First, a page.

Breaking Melancholy's Mourning
A Short Anthology of Crime
Two coming-of-age short stories filled with suspense and mystery.
Suspense in a coming of age story. Artie Rane stumbles through the mean streets searching for the dream he buried with his father. When he happens upon a vintage guitar he knows will meet this need, nothing can stop his pursuit… engaging in theft, facing down police, even threat of death itself fail to detour his quest. Is there any force that can set Artie on the right path?
A story of love that bridges both time and the law. A taciturn young man hitches a ride into the Shenandoah Valley carrying his grief in a military duffle. Can he bury his secret in a mountain meadow without detection?
Bluegrass ballads of lost love and murder echo in the hills around him.
Excerpt: Learning New Songs
The first time I heard “Jerusalem Ridge,” I was in the passenger seat of Denny Sterling’s Chevy S-10 halfway to Charlottesville, Virginia. My date was wrapped in a tarp in the truck’s bed behind us. Denny’s spicy aftershave filled the cab. He alternated his attention between sharing roadside vistas and playing air guitar imitations of this Rice-guy’s flatpicking version of the song.
I smiled at the perfect landscapes and fantasized about the peaceful life Kate and I could have led.
“Should have made her come along,” Denny said.
I glanced at him past the corner of my eye, spooked by his psychic timing. “She had to do something for her mother. Wanted to tell you she was sorry about missing this trip.” My better self wished for such a conversation.
“You’ll love it,” Denny assured me. “Everybody loves a good Bluegrass jam.”
“Sure,” I said. “Eternal love, let’s take a walk, honey, and I’ll drown you in the beautiful Ohio river. Tom Dooley, how ‘bout a trip to the gallows for your over zealous lust? What’s it Caruso likes to say? All the ‘no-good-lowdown-hoedown’ of a nice family gathering.”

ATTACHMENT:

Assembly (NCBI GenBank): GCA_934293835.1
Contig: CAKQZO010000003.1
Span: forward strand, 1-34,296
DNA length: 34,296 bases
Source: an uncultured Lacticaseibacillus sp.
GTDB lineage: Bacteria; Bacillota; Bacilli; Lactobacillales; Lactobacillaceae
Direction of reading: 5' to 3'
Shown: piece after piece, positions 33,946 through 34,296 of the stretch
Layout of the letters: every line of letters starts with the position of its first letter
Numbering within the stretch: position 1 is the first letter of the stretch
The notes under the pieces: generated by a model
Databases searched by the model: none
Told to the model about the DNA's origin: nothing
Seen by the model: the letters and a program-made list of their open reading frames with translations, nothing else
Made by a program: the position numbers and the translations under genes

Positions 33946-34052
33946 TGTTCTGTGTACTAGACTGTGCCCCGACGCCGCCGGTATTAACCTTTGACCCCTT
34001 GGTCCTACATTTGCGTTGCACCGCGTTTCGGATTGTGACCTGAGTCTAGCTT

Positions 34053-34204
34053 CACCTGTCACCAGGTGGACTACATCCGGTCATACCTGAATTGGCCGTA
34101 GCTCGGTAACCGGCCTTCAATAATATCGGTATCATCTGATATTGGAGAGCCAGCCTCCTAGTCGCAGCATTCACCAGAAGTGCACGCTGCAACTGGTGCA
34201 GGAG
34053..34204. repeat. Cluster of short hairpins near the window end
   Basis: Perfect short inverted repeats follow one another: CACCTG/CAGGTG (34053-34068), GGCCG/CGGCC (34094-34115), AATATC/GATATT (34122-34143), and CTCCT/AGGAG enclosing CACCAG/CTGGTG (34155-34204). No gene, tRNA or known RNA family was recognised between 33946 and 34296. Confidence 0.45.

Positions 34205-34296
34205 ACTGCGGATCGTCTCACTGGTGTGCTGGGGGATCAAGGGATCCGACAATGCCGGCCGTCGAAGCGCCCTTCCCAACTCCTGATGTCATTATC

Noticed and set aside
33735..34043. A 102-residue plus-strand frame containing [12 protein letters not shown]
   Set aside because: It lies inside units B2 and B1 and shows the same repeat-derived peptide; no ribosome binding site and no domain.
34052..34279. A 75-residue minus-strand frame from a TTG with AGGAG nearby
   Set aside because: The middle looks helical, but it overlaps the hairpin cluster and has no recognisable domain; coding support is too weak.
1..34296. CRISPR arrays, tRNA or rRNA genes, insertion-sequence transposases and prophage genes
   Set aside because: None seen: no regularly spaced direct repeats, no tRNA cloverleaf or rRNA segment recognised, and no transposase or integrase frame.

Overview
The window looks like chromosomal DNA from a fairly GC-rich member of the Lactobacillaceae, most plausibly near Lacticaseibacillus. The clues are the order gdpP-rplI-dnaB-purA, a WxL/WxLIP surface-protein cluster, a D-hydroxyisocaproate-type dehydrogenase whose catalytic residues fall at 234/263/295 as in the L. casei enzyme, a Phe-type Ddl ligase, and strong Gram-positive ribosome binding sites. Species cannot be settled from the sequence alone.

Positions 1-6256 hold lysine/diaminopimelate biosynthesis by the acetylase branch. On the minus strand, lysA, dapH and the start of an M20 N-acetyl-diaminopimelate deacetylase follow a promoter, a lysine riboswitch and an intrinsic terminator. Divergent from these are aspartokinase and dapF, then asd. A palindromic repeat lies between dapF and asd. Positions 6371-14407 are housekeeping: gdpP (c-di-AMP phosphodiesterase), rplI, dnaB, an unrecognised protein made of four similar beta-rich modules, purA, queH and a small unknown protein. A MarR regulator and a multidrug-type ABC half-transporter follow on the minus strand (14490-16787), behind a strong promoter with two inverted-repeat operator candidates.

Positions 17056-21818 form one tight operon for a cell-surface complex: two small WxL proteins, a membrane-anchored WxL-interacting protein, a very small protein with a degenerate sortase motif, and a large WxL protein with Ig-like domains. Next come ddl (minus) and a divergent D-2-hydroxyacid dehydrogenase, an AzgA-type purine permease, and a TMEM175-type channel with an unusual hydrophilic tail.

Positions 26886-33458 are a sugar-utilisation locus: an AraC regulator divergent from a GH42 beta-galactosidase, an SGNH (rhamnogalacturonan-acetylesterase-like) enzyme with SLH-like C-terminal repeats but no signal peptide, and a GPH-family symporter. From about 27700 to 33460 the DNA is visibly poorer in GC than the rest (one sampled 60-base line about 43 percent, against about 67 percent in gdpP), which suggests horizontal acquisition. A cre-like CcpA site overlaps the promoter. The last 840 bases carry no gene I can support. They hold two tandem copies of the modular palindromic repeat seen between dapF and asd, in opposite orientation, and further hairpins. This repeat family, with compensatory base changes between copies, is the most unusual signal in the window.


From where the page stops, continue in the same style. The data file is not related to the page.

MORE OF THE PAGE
“Military morons!” Denny scowled, mentally reliving the hundred or so daily jabs from our co-workers in the Sheet-metal shop. “Call me obsessed! They don’t know nothin’ ‘bout nothin’.” He shook his head dejectedly. “Bluegrass is roots music. Ain’t no other music didn’t start right,” he thumped the dash above the on-board radio, “here.”
I envisioned two chickens dressed in coveralls squabbling the finer points of modern music, cackling “Roots music, roots music” and “kill your lover, kill your lover.” A newspaper floated by with the headline, Beatles Macabre Beginnings. It made me chuckle.
“Go ahead, laugh. You’ll see.”
As much as I disliked Denny’s constant fervor, seeing his hangdog stirred a tingle in my chest. And it reminded me that my current circumstance made a pretty good argument that death proves eternal love.
“Well, thanks for inviting us anyway.” A lame attempt, but cheerful jest was hard to muster on this trip.
When Kate told me about her baby, I’d decided maybe a trip to the mountains would be an agreeable change. Get to see some settled folks that didn’t have issues. Find out if the mountains of western Virginia would be a good place to raise a kid or two. I told Denny we’d go along before I realized Kate had planned another trip. Now I was stuck in this adventure to the end, just like those Bluegrass-song characters. Kate’s hand-written note felt two-inches thick in my hip pocket.